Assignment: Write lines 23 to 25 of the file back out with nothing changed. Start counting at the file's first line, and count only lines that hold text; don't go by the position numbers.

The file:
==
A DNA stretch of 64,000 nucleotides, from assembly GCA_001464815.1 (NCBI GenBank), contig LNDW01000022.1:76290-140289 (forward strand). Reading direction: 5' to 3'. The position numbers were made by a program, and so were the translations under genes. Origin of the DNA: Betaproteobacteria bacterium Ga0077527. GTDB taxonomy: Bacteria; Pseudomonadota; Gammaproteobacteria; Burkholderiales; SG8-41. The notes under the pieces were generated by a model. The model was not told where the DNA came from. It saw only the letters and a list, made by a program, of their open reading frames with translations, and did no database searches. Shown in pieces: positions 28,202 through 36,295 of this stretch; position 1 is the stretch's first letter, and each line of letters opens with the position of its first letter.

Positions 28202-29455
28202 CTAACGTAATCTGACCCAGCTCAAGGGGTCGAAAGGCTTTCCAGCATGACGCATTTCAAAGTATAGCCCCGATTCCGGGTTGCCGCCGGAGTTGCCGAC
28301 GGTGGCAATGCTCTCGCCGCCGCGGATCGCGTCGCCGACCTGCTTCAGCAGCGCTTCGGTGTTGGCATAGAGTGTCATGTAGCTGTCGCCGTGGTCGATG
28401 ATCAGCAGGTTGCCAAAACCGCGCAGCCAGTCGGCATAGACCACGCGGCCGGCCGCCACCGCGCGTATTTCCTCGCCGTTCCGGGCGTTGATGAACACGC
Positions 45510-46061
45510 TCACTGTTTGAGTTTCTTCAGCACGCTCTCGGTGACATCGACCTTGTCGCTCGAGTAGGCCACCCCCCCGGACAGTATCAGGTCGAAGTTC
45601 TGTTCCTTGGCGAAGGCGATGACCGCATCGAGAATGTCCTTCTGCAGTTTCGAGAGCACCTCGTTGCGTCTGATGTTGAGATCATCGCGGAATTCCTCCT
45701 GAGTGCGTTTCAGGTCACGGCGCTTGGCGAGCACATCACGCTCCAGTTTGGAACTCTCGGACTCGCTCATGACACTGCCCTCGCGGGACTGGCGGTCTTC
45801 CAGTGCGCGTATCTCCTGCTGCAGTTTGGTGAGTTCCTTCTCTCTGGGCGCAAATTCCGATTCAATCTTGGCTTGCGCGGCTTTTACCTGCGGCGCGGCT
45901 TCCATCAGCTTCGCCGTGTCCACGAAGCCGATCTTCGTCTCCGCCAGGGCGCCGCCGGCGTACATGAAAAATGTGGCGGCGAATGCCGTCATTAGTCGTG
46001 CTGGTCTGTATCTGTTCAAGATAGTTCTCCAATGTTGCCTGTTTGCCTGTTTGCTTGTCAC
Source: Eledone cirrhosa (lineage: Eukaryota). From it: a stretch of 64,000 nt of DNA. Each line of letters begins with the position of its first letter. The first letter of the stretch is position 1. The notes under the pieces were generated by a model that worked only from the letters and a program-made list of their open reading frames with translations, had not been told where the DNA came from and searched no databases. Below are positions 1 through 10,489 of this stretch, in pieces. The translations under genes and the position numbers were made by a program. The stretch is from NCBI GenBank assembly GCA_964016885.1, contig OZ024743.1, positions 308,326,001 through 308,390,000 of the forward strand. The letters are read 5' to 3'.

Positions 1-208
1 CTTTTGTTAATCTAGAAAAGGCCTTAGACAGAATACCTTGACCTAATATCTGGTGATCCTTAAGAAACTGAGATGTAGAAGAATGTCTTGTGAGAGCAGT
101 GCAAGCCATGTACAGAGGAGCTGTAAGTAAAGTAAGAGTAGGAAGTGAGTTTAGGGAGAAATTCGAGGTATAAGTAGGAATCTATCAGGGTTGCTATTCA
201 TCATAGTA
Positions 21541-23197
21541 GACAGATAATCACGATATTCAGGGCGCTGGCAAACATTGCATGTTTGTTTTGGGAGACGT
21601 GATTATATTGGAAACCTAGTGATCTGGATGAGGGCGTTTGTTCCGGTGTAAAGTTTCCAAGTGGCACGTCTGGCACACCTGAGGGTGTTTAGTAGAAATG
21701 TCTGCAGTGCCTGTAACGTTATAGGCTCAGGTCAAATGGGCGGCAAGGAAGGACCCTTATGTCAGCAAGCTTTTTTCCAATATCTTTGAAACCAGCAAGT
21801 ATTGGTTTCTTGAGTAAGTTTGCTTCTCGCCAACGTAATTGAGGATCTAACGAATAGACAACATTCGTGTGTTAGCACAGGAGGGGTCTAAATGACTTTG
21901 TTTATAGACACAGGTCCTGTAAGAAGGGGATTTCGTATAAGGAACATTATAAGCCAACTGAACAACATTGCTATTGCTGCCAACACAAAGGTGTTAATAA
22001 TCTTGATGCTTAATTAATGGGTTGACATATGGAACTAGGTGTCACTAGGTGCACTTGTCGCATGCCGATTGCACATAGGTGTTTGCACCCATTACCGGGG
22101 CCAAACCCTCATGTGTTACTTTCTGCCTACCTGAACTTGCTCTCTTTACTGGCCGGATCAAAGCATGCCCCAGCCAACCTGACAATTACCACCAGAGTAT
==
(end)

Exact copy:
21901 TTTATAGACACAGGTCCTGTAAGAAGGGGATTTCGTATAAGGAACATTATAAGCCAACTGAACAACATTGCTATTGCTGCCAACACAAAGGTGTTAATAA
22001 TCTTGATGCTTAATTAATGGGTTGACATATGGAACTAGGTGTCACTAGGTGCACTTGTCGCATGCCGATTGCACATAGGTGTTTGCACCCATTACCGGGG
22101 CCAAACCCTCATGTGTTACTTTCTGCCTACCTGAACTTGCTCTCTTTACTGGCCGGATCAAAGCATGCCCCAGCCAACCTGACAATTACCACCAGAGTAT